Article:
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Under the auspices of the Bar Human Rights Committee, Megan Carroll and I travelled down to Zimbabwe earlier this month to deliver a training programme in human rights for a group of lawyers and others interested in electoral observation work. The context of politics of Zimbabwe meant that we were very much focussed on the international norms and frameworks for observation and did not get involved in day to day political issues.
There were a number of striking aspects of the programme that are worth reflecting on from the perspective of designing and delivering these kinds of programmes. The most important is that when you are working with a group of professionals, in the field, who have seen and experienced things that you will hopefully never see and experience, it is best to be humble and let them lead you.
There is a tension here. We had a several hundred page long document of international law that the lawyers in the team wanted to deliver and have the participants work through. But the best learning that was going to happen was between the participants. They could always take the book home and read it. We reached a happy compromise, and herein lies another lesson – change, adapt and invent. Too many facilitators treat their plans as check lists that need to be worked through so that the M&E report can be filled in. The energy in the room is the only energy that really matters.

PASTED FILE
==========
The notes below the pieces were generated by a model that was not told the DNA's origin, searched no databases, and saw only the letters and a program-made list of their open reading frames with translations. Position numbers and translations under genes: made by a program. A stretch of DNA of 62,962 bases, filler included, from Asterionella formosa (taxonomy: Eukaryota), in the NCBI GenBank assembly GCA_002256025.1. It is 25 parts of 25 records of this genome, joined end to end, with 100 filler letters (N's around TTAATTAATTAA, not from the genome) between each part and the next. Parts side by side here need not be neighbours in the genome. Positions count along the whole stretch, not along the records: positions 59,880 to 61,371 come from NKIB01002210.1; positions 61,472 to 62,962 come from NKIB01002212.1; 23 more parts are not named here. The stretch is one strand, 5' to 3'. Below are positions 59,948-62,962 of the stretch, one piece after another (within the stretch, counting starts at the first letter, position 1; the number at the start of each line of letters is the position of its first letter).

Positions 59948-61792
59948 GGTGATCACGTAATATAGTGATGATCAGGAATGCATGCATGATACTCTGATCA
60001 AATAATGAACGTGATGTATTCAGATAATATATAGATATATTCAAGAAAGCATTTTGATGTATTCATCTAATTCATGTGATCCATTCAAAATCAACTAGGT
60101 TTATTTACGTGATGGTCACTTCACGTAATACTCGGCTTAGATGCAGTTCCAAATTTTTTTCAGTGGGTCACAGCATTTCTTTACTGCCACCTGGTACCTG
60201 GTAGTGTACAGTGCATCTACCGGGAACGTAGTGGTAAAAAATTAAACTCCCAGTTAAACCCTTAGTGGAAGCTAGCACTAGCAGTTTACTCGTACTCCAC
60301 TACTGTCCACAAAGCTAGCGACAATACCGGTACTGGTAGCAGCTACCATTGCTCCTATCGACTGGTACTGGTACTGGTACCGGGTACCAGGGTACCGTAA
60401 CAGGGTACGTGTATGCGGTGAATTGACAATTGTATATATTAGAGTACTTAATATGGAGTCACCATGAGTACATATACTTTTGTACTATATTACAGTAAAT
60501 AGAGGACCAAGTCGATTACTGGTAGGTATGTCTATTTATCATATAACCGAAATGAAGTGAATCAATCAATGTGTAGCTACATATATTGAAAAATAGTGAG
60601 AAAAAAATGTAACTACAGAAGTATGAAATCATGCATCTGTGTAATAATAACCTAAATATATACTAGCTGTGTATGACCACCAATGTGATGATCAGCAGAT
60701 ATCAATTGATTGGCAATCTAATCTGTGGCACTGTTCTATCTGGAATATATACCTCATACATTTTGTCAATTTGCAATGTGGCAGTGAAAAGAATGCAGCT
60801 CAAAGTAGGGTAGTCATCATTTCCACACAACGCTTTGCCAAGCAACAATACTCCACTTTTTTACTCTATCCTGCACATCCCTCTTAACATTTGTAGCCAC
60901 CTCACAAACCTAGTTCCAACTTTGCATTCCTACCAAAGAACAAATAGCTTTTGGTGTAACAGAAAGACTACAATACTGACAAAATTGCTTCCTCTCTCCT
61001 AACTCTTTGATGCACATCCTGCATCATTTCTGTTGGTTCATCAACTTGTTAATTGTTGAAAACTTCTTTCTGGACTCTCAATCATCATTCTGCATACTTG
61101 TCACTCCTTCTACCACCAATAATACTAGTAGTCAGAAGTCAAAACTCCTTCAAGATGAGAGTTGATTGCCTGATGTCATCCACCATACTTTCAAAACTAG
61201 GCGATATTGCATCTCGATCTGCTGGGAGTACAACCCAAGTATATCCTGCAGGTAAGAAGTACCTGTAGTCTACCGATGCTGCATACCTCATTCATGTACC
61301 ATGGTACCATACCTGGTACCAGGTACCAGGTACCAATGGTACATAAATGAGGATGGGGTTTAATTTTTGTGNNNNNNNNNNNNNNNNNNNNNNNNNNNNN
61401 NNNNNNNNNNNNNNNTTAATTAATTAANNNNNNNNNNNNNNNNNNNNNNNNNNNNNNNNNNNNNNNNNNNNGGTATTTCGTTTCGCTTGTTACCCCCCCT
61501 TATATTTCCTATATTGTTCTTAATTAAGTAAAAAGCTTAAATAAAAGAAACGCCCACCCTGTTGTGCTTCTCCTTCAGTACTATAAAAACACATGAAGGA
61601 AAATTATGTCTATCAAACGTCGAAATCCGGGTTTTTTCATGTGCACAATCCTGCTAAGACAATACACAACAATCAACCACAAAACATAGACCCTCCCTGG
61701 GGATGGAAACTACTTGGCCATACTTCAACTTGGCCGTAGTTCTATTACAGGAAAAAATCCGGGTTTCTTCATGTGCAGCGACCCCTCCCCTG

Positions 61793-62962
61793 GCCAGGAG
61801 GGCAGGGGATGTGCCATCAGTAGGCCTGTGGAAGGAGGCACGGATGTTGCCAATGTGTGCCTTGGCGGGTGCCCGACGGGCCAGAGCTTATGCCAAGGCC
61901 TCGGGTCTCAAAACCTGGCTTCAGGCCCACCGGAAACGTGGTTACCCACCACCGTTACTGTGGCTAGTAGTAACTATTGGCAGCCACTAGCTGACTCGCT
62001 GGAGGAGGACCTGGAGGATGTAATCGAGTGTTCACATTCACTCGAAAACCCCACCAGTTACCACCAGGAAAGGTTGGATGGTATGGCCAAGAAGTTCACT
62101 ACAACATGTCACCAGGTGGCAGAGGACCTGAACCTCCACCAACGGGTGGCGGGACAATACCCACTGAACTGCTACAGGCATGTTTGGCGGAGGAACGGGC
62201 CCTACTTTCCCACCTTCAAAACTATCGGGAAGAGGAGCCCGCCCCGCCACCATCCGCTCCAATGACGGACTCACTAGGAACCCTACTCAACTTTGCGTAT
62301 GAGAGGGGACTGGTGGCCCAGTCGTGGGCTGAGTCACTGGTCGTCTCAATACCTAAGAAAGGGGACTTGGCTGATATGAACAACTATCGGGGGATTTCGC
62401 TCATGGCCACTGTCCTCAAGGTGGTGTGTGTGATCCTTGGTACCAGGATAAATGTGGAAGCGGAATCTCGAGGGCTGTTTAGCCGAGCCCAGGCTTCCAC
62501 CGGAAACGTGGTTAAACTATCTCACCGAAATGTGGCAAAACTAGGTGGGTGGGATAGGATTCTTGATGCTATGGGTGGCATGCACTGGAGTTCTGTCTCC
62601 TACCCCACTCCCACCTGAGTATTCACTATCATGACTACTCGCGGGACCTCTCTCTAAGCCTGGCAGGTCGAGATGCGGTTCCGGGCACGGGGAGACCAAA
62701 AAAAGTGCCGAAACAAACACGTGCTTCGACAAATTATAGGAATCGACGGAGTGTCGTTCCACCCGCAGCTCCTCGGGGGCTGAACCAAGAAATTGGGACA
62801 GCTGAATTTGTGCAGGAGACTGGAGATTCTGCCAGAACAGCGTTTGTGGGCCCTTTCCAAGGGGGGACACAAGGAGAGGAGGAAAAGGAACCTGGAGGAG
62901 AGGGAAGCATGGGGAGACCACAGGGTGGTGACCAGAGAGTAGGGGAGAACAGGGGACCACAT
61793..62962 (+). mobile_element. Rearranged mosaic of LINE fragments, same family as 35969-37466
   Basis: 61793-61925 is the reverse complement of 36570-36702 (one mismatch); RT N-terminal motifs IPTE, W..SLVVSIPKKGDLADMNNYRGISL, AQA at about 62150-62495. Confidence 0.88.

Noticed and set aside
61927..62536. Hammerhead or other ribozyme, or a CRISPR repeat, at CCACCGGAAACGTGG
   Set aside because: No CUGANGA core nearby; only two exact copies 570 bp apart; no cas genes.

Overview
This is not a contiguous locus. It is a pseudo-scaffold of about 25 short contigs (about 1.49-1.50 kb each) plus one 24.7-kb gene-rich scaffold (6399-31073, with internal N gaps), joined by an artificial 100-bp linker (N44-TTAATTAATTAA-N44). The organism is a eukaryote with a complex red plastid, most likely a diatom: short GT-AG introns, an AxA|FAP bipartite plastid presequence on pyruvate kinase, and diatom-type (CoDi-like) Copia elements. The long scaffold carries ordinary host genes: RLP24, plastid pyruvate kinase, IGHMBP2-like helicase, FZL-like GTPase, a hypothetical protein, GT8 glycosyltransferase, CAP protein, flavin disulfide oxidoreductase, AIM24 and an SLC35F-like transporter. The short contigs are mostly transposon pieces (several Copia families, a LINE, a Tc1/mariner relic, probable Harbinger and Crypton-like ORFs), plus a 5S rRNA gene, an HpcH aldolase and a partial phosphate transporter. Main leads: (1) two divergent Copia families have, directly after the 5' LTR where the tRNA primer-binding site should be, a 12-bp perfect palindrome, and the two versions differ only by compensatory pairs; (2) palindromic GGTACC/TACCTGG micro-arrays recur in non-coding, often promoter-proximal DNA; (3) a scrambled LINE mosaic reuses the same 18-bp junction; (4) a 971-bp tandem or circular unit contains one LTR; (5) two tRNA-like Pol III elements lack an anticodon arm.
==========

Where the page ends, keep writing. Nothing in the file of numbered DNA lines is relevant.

The compromise worked because some of the group were lawyers who wanted and were hungry for working through the material in the handbook. The others were activists who tolerated it but always wanted to bring it back to examples, cases and experiences. This they did and in the process the learning energy started to kick-in. Fairly quickly they were sharing stories and experiences. There was a lot they did not know about each other’s’ work and experiences. They had a great deal more to teach and share with each other than we had to give them. And we had a great deal more to learn from them.
There were some technical issues we could help with. There were also aspects of follow-up to some of the shared experiences that we will engage with the group on in the future. But the abiding experience was of a dynamic group of professionals, battle scarred but undefeated and waiting for the next election with fear and hope.
Posted by Brian Brivati, Senior Advisor
The South Sudan Law Society (SSLS) is a civil society organisation based in Juba. Its mission is to strive for justice in society and respect for human rights and the rule of law in South Sudan. The SSLS manages projects in a number of areas, including legal aid and paralegal training, human rights awareness-raising, and capacity-building for legal professionals, traditional authorities, and government institutions.
Integrity survey designer James Khalil PhD recently assisted SSLS in the design of their Rural Justice System Assessment, as part of the wider Rural Access to Justice Project, a ten-month long project funded by Pact Sudan through a grant from the U.S. State Department.
The aim of the research component is to improve the understanding of the strengths and weaknesses of the justice systems in six rural counties of South Sudan, using a mix of quantitative and qualitative methods. The six counties at the centre of this project are Budi and Ikotos in Eastern Equatoria, Akobo and Pibor in Jonglei, and Renk and Nasir in Upper Nile.